Second-Party Data

The easiest explanation for second-party data is that it is another company’s first-party data. To use it successfully, it’s of utmost importance that the source of this data is trustworthy and reputable, and that the data is approved for use by the provider. 

Often, second-party data is used to either expand the insights a company has about its customers or users by gaining access to datasets of information they could not otherwise collect on their own. Additionally, for companies who lack data about their audiences (or might be just starting up), it can be effective to get a sense of their audience or market opportunities more quickly than if they collected the data themselves. 

Some tangible examples of second-party data are datasets shared by a publisher about its audiences to an advertiser, a credit card company sharing information with a hotel or airline partner, or an automotive manufacturer obtaining information from dealerships about the vehicles they are selling most and to whom.

Third-Party Data

The final type of data is third-party data, which is that collected by an external group that has no direct affiliation with the business. By nature of how the data is collected and aggregated, it can be challenging to ensure this data is truly relevant to the company accessing it. One other consideration is that often, third-party data can’t be easily integrated with other types of data (especially first and zero-party data) because it’s aggregated in nature and not often includes detailed or individualized records.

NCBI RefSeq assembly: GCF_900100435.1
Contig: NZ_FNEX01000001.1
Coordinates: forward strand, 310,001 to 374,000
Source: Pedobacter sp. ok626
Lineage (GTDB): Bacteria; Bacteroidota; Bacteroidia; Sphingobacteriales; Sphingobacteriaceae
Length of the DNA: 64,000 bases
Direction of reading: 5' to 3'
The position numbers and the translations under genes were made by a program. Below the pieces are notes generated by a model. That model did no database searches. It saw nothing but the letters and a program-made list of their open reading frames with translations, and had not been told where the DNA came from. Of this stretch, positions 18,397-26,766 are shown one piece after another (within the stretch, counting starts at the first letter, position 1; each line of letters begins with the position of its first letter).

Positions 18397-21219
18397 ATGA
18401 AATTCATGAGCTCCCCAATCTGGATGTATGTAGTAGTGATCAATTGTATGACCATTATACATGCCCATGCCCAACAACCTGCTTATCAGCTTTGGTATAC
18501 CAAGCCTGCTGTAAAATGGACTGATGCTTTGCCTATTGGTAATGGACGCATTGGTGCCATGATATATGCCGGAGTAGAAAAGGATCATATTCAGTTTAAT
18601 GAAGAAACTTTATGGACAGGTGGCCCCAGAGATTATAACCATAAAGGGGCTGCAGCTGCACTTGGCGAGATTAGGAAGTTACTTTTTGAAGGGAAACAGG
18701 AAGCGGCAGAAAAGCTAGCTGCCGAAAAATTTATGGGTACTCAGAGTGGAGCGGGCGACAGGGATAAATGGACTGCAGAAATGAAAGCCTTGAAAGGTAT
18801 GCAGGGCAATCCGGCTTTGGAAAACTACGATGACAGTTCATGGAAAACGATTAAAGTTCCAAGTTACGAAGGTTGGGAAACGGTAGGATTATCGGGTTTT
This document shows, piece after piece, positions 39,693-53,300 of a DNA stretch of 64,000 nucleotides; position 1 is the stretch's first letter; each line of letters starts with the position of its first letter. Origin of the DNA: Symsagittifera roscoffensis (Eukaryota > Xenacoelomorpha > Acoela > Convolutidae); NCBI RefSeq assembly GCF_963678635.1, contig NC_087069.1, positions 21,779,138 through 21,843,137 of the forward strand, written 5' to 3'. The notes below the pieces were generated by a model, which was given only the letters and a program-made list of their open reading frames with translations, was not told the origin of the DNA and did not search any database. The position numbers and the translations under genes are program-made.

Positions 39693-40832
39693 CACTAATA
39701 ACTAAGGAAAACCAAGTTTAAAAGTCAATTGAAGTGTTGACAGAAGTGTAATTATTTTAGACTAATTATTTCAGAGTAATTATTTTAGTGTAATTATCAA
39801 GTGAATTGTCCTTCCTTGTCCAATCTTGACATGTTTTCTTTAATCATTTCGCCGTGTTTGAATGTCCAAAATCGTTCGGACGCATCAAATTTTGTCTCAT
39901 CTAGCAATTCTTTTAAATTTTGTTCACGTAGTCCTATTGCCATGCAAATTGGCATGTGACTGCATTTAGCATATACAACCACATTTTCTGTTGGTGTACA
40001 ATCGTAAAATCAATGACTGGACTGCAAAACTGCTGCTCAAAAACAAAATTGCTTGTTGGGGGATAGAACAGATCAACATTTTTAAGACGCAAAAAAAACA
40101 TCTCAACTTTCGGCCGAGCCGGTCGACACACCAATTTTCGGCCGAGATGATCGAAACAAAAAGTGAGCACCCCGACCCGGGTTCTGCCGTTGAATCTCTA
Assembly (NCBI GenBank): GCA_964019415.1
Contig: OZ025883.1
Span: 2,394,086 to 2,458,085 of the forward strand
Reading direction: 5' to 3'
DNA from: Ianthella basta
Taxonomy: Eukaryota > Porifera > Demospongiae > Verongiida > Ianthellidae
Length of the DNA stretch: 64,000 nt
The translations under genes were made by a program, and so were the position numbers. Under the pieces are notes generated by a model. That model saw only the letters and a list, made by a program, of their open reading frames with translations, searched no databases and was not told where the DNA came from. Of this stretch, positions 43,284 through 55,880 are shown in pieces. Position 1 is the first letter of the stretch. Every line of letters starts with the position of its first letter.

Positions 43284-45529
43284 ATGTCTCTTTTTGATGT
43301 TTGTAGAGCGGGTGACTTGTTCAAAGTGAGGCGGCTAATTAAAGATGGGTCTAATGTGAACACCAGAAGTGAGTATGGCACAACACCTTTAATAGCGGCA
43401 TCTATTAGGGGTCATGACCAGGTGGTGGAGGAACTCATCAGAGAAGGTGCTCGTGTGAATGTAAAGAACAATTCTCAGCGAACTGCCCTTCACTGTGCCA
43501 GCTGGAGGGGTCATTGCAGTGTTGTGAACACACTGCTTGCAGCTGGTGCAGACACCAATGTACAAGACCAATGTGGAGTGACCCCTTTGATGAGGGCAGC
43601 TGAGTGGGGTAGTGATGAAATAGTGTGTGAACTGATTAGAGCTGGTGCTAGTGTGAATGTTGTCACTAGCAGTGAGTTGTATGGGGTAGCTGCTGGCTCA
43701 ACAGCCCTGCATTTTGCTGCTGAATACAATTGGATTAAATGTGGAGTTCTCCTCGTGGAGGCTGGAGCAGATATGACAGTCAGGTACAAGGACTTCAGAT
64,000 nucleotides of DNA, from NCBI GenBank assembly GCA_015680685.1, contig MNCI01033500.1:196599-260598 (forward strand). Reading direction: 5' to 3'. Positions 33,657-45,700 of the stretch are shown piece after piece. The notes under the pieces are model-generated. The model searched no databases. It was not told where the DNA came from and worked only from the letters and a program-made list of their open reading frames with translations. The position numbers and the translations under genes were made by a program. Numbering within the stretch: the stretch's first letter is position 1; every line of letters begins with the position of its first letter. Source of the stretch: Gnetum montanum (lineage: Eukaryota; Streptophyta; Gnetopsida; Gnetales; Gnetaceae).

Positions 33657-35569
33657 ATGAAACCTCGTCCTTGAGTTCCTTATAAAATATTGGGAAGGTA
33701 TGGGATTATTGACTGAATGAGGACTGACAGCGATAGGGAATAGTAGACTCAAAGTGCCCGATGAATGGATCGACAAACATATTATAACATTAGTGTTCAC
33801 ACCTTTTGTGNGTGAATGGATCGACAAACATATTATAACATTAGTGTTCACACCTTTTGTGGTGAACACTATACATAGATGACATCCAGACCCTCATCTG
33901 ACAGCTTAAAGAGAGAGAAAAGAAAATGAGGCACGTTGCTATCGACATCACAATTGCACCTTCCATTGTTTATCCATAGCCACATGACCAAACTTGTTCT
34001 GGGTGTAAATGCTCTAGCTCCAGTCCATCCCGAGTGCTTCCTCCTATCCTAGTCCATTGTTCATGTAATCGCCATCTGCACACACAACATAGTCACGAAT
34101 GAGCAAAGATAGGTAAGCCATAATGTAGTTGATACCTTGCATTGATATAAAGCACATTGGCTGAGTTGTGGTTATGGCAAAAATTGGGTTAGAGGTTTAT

We regularly see third-party data in the form of market research reports about market/industry trends, consumer behavior, and demographics. More specific examples, however, could include datasets used for fraud detection, location data provided for ad targeting, and aggregate customer reviews and ratings to provide deeper insight into overall satisfaction. 

What Type of Data Should My Business Use?

In a world where customers increasingly expect highly personalized experiences without sacrificing their privacy, the optimal approach is likely to encompass all data types. Relying solely on one type would inevitably result in gaps in understanding. For instance, focusing solely on zero and first-party data might lead to overlooking broader industry trends. Conversely, relying solely on second or third-party data might provide generic insights rather than the nuanced understanding needed for genuine and personalized customer experiences.

Ultimately, as you leverage data to inform strategies for reaching, engaging, and retaining customers, prioritize the fundamental value of respecting user privacy and ensuring compliant usage. Upholding these principles not only fosters trust with your brand, but also builds a sustainable foundation for long-term success in an increasingly data-driven landscape.

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Originally Published: May 6, 2024

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May 6, 2024